Vid window to wonder

How important are windows? Studio execs say it’s important to keep them open — but how wide and for how long?

It may seem like the window between a movie’s theatrical release and its debut on video keeps shrinking from what has long been a general average of about five or six months. In contrast, Disney’s “Monsters, Inc.” comes to video this week more than 10 months after its debut in theaters last November.

The studio expects “Monsters” to surpass the 24 million purchased copies of “Shrek,” released on video last year less than six months after the theatrical release. It is already on pace to surpass the first-week sales of nearly 10 million generated by “Harry Potter and the Sorcerer’s Stone,” which had a six-month window.

Stretching exercise

The lesson here must be to stretch the release date out and build demand, right?

Not necessarily.

The same studio, Disney, just decided to break a long-standing tradition of delaying the vid release of its annual summer animated theatrical release about nine months until the following spring. “Lilo & Stitch” will be the first Disney summer animated movie to be released in the same calendar year — just in time for the holiday selling season when it comes out Dec. 3.

What gives?

“When we were going to do it, we just made the plans initially and did a lot of that behind-the-scenes work and all the things that we were going to add to the DVD in order to have it ready a little bit earlier,” Disney Studios chairman Dick Cook said this week. “So not only are we then able to hopefully take advantage of a good holiday at gift-giving time, but we are also going to again set ourselves up to allow characters to live for hopefully years to come.”

As long as the DVD extras are all produced and ready to go, and movies are burning out at theaters within a few weeks, why not close the window to just a small crack and put the video out a couple months after a theatrical debut? After all, a gigantic movie like New Line’s “The Lord of the Rings: The Fellowship of the Ring” showed up on pay-per-view earlier this month, just 30 days after the DVD release, with an option to see more than an hour of the same extras on PPV for about one-fourth the price.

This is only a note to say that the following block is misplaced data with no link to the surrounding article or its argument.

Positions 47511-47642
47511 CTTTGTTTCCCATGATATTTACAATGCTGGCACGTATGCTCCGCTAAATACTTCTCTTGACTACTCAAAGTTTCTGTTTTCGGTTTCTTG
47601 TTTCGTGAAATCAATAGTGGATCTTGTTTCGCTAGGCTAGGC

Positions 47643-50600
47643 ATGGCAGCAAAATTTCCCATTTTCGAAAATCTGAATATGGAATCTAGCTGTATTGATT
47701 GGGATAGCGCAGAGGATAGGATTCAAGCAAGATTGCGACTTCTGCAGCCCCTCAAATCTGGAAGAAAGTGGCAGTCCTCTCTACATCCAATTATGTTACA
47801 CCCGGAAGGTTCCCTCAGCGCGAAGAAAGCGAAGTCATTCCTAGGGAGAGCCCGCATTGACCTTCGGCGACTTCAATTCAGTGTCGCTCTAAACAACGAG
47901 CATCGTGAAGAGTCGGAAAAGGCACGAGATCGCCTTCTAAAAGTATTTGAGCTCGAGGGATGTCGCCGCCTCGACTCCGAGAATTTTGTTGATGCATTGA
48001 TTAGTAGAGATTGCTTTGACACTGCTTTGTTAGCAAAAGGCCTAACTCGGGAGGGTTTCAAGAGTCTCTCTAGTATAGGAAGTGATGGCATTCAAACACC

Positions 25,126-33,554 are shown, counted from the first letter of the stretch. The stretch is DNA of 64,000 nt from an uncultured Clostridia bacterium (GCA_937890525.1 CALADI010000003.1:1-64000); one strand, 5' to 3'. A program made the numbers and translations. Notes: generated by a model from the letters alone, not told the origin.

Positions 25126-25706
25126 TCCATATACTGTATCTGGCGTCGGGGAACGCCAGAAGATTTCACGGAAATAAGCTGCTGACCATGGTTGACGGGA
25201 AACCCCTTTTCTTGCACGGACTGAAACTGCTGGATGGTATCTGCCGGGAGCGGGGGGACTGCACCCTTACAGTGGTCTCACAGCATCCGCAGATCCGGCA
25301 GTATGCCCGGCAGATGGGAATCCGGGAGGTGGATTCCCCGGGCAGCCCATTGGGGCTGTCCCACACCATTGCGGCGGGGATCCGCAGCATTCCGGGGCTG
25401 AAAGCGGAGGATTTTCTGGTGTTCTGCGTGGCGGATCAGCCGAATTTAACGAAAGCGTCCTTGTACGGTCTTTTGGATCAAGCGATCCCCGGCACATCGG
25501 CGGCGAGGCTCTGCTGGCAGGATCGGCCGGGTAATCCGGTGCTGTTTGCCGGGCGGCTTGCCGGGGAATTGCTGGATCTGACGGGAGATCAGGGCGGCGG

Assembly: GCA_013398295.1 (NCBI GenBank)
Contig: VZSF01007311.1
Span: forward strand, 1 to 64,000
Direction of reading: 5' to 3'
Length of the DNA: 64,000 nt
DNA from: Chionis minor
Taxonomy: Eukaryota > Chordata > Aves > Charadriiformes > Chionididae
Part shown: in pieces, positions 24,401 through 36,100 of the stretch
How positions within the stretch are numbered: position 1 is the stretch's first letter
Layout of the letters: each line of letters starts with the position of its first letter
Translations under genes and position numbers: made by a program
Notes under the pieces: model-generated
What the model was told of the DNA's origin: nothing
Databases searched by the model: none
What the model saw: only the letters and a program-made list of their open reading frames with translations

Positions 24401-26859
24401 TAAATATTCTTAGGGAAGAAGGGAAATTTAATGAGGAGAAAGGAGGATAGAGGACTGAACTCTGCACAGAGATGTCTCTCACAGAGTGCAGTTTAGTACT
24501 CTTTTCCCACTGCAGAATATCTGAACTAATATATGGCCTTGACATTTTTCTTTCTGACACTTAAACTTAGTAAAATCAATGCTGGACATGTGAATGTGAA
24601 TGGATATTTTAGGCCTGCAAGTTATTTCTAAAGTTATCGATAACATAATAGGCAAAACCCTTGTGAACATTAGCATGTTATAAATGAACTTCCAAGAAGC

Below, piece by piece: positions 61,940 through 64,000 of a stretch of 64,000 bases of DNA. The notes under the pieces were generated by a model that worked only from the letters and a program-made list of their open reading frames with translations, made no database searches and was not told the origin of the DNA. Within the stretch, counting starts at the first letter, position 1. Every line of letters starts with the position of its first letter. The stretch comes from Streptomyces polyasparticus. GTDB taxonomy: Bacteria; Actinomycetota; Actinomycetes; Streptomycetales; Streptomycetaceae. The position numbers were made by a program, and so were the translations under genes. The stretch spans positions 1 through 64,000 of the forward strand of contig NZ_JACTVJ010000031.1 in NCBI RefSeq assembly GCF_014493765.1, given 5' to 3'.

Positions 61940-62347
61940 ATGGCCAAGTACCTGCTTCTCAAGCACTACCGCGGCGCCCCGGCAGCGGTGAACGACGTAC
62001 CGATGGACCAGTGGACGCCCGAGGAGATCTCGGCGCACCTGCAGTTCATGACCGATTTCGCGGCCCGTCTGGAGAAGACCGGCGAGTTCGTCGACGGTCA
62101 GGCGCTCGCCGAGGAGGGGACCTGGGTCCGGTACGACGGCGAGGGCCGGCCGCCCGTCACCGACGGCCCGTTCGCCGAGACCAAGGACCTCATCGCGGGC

Sticking to tradition

“I don’t think that’s going to happen … too soon,” Cook said. “We’re always going to protect that theatrical exhibition because in essence that’s what basically sets the value for your film. We’re not going to do anything to interrupt that.”

But studio execs sometimes seem overly cautious about announcing video plans less than a few months after the theatrical release in fear of discouraging potential customers from going to movie theaters. “We’re very careful about that because we don’t want to do anything that’s going to in any way inhibit audiences from going to the theater at all,” Cook said.

Do they think moviegoers would be irate to discover that the movie they just paid $10 to see is coming to video a few months later?

“I don’t know that, frankly, it matters that much anymore,” Cook acknowledged. “I don’t know that it really has an impact since I think most people obviously know that it’s coming. It’s not like a big surprise.”

What may be a big surprise for Disney stockholders is the hundreds of millions of extra dollars the studio will likely generate this year by closing that window in order to get the video revenue from the second-biggest animated movie of the year, “Lilo & Stitch,” during the same holiday season that revenue flows in from the second-biggest animated movie of last year (“Monsters, Inc.”) and the DVD debut of the biggest animated movie of 1991 (“Beauty and the Beast”).

(Disney studios chairman Dick Cook talks more about movie and video release strategies, DVD production, video-on-demand, and Disney’s release of Japanese animated film “Spirited Away” in Variety sister publication Video Business on Monday.)

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